Thomas R. O'Donnell

The mom and the hurdler: an update

In Uncategorized on October 7, 2019 at 7:44 am
Jill Viles (with her son, Martin) uses an electric scooter to get around. Patricia Lopes-Schliep is a world-class hurdler. The women have discovered they share a rare muscle condition. For Viles, it's part of the reason she can no longer walk. For Lopes-Schliep, it's part of the reason for her dominance on the track.

Jill Viles (with her son, Martin) in 2015 and Priscilla Lopes-Schliep. Image via the Toronto Star.

I’m behind the curve on this (life, you know), but I have an update on one of my most popular posts – one that still gets regular views, partially thanks to search engines, more than three years after it went up.

It’s the story of an Iowa mother who uses a scooter to get around due to a muscle-wasting condition and her strange connection to a world-class athlete.

Although the mother, Jill Viles, is still at it and busy spreading her story, the update is not all happy news.

Climatologists offer evidence – and encourage action – on climate change

In Government on August 19, 2019 at 7:27 am
An aerial view of flooding at Camp Ashland, Nebraska on March 17, 2019.

An aerial view of the flooding at the Camp Ashland, Nebraska on March 17, 2019, after a Platte River levee broke. Nebraska experienced its worst flooding ever in spring 2019, something climatologists say is likely to become more common under global climate change. Credit: Staff Sgt. Herschel Talley, Nebraska National Guard, via photopin (license).

When you want to learn about climate change, talk people who study climate.

SciLine, the science information service for journalists, did just that. As part of a science essentials boot camp for political reporters, the nonprofit (associated with the American Association for the Advancement of Science) gathered three state climatologists before a Science Center of Iowa audience earlier this month.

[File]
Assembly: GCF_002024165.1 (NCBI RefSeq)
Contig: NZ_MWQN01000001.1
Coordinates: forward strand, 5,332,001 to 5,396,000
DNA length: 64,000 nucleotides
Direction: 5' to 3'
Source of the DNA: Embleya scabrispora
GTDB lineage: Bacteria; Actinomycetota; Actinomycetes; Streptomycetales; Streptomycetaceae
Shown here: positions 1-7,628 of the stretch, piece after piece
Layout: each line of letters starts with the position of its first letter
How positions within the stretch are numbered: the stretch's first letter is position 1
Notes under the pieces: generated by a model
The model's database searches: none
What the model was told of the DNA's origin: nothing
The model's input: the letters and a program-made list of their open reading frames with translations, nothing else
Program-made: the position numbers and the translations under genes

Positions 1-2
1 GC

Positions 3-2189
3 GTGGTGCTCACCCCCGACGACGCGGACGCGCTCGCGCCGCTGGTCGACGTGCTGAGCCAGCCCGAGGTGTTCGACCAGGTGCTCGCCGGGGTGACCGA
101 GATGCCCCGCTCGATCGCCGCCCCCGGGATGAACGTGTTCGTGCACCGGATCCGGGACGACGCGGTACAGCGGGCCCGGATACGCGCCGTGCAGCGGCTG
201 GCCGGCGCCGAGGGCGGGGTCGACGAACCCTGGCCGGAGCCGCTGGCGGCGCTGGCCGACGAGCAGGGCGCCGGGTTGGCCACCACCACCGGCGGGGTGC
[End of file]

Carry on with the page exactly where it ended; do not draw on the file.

The climate mavens from Iowa, Nebraska and North Carolina were unequivocal in their assertion that man-made climate change is real. Doubts among the public, especially farmers, are fading as bouts of extreme weather become more common, they said.

The three experts varied somewhat, however, in their thoughts on how we should respond to the climate change threat. And it seemed to me that the discussion mostly missed the point in a substantial way.

50 shades of brown: Here’s a chance to hear about Iowa’s manure quandary – and drink beer

In Government, University research on July 31, 2019 at 7:40 am
A map of swine feeding operations in Iowa, with a big concentration in the state's northwest corner.

A map of swine feeding operations in Iowa, with a big concentration in the state’s northwest corner. From Christopher Jones’ presentation to the Iowa Academy of Science.

When it comes to manure, research engineer Christopher Jones of IIHR – Hydrosciences & Engineering at the University of Iowa has a knack for putting quantities and consequences in stark terms.

In blog posts earlier this year, Jones calculated how much animal waste Iowa’s millions of hogs, cattle, chickens and turkeys produce – an amount equivalent to 134 million humans – and where that puts us in the manure hierarchy of U.S. states.

The data caused a stir, with The Des Moines Register and other media playing up the implications. Now you can hear Jones discuss his findings in person.

March for Science Iowa is bringing Jones to West Des Moines’ Twisted Vine Brewery, 3320 Westown Parkway (just off Interstate Highway 235) on Wednesday, August 7, for a discussion over snacks (free), microbrew beer (on your own) and soft drinks. We’ll gather starting at 6:30 and begin the program at 7.

It’s one of two science-driven events worth your attention in the coming week.

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